Tech Spotlight: Joe’s ’69 Elco (PART 1 – Front Suspension)

Text and Photos by Mike Finnegan

Article

The first part of this in-depth tech spotlight will look at the step-by-step install of new suspension, steering, and brakes on a 1969 El Camino. Take a look at how better suspension, steering, and brakes gives the author a new attitude toward an A-Body. And be sure to keep checking back as we go through the installation of each major part of this process.

 

My wife’s grandfather, Joe Butera, bought this El Camino brand-new off the lot in 1969. He passed it down to his son, Joe, six years ago. When my father-in-law passed away, my wife and I became the caretakers of Joe’s Elco. While the car has remained unmolested for much of its life, it is in dire need of some routine maintenance.

 

The suspension, steering, engine, transmission and driveline components are bone stock, which is great, except that the car neither stops, starts, turns or drives well. The interior and body also need a bit of work as well. I decided to forget about the aesthetics for a while and focus on making the car safer to drive.

 

Tempting fate, I drove the car four hours north to Clovis, California, to see my friends at PPC Customs. Shane and Richard were excited to work on the Elco, and I was excited to see what a short road trip in the car would yield in terms of fun and breakdowns. After topping off the vital fluids, the car came to life and ran surprising well, although the 350/two-barrel engine sounded like a sewing machine and burned a quart of oil every 40 miles or so. By the time I reached PPC I had added so much oil to the crankcase that the dipstick was clean as a whistle because the engine had burned all of the old oil.

 

THE FRONT SUSPENSION

McGaughys tubular upper control arms add five more degrees of caster compared to the stock stamped steel units. We saved a few bucks by not grabbing the tubular lower control arms. They maintain the factory geometry but are more for looks than anything else.

 

The lowdown stance was achieved up front by McGaughys 2-inch drop spindles.

 

These spindles are unique because they are designed to work with 1978-86 G-body disc brake parts. We won’t need bolt-on brackets to mount the single-piston calipers and 11-inch disc brakes.

 

The brake kit includes replacement lines, wheel bearings, seals and hardware.

 

We went with Bell Tech Street Performance gas shock absorbers because we had them and they work. The larger than stock dust can had to be removed to make them fit through the lower control arm.

 

After gutting the stock front suspension, we began prepping the new parts for installation. The upper control arms utilize the factory cross shafts, which must be ground down on one end to fit into the bushing sleeves.

 

The new bushings are pressed into place the easy way, with an appropriately sized socket and a hammer.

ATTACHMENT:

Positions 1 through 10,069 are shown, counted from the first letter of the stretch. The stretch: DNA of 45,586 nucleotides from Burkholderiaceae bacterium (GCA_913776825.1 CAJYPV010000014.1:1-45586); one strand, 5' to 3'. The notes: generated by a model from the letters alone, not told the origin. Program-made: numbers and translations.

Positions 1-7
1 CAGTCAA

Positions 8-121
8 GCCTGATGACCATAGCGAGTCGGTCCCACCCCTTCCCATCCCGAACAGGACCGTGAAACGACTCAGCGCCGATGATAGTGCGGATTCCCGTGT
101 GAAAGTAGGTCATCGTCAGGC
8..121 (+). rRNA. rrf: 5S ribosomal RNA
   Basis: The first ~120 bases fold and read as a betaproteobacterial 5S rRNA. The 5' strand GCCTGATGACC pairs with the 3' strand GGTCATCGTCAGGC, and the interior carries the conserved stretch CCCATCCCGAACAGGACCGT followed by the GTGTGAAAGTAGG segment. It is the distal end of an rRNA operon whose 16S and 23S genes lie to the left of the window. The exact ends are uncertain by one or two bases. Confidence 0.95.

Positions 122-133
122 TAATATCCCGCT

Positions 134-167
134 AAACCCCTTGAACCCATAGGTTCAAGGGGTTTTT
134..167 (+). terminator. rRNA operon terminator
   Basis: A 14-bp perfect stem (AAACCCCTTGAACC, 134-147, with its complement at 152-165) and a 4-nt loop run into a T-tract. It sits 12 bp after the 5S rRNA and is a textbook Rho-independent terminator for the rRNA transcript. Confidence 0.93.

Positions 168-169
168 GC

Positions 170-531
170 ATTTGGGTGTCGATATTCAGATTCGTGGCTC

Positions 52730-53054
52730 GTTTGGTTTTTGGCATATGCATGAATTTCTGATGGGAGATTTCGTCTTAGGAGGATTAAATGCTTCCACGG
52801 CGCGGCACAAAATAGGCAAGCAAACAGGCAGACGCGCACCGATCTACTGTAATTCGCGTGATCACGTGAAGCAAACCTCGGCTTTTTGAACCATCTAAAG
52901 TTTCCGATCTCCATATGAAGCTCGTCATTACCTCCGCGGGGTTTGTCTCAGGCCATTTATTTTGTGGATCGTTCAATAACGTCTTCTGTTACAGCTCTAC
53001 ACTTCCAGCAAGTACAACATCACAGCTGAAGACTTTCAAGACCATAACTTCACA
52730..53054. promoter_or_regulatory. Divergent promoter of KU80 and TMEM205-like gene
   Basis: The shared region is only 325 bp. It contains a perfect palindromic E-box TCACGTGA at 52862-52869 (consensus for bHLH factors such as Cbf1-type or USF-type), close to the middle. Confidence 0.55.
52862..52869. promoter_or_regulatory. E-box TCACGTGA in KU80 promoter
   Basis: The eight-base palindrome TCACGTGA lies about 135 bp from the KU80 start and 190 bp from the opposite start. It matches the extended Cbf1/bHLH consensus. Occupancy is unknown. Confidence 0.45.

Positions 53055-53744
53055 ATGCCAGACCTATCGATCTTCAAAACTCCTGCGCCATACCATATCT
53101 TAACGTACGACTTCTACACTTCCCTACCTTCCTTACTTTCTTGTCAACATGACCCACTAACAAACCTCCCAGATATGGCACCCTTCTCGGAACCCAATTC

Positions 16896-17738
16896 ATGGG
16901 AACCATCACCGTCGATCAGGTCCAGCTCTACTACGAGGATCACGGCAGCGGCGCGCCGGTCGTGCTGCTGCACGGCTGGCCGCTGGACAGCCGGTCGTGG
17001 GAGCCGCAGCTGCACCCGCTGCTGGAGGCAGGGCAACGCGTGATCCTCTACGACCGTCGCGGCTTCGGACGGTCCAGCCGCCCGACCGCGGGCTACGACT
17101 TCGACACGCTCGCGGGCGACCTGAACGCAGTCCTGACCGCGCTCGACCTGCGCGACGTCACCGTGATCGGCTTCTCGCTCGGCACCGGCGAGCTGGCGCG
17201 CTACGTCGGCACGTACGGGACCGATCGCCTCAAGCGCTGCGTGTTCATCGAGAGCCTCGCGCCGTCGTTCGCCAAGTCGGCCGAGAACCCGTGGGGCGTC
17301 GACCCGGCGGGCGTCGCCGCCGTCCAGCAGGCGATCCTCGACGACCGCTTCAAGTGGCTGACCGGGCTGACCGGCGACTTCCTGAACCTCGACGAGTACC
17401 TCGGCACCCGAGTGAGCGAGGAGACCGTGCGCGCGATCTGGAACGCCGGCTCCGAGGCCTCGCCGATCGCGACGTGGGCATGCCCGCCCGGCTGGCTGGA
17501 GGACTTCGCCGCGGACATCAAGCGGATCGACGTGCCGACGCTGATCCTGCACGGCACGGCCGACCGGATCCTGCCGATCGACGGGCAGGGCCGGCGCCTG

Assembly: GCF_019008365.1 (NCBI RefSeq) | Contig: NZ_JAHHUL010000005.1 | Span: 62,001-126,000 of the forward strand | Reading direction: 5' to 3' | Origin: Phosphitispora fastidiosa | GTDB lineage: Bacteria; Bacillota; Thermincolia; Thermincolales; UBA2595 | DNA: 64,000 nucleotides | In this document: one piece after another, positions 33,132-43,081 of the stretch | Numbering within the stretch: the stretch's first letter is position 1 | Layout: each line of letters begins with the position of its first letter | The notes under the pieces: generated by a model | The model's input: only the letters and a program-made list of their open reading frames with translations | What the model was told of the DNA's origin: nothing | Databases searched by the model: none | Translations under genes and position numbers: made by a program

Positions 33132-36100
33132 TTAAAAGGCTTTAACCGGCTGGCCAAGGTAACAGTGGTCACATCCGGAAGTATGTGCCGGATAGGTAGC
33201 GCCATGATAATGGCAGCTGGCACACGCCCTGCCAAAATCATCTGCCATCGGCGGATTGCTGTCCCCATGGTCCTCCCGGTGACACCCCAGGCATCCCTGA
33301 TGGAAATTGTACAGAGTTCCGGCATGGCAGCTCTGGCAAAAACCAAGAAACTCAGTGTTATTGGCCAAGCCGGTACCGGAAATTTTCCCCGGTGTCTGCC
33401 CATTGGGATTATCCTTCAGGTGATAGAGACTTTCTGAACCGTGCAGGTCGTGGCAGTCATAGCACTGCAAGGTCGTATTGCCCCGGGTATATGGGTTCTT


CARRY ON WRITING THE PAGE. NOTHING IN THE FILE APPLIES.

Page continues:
Finally, the cross shafts are secured with the factory bolt and washer combo on each end.

 

Since we were reusing the stock lower control arms we had to clean them up and replace the worn out bushings. An air chisel was used to push out the old hardware.

 

We bead blasted the arms clean, painted them using KBS Coatings Frame Coater kit, and then installed brand-new bushings.

 

The lower control arms were treated to a set of new ball joints before being reinstalled onto the car using the factory hardware.

 

The upper arms were put into place next.

 

Finally, the original coil springs were blasted, repainted, compressed and gently slid into the spring pockets. We had no idea how worn out these springs were. Ultimately, the car would be too low with the drop spindles and new tires in place. Later on, we swapped the worn out springs for a new set of stock length coils to keep the new tires from rubbing on the inner fender wells over hard bumps in the road.

 

With the coil springs compressed, the drop spindles were placed onto the lower ball joints and then a pry bar was used to pull the upper control arm down far enough for the upper ball joint to slide into the spindle. New castle nuts and cotter pins were installed to tie it all together.

 

You can see the difference in diameter between the original front shocks and new dampers. Removing the dust covers from the Bell Tech dampers allowed us to slide them up through the lower control arm and into the chassis mounts.

 

It’s time to install the disc brakes. The supplied wheel bearings are packed with grease and inserted into the discs.

 

New seals are also provided, and we tapped them into place.

 

The discs are slid onto the spud of each spindle.

 

The supplied washers, castle nuts and cotter pins are then installed to lock the discs in place.

 

Finally, dust covers seal off the brake discs.

 

Check back for the second portion of the Front Suspension step-by-step process. And keep checking back for the next installment of Joe’s Elco re-do!

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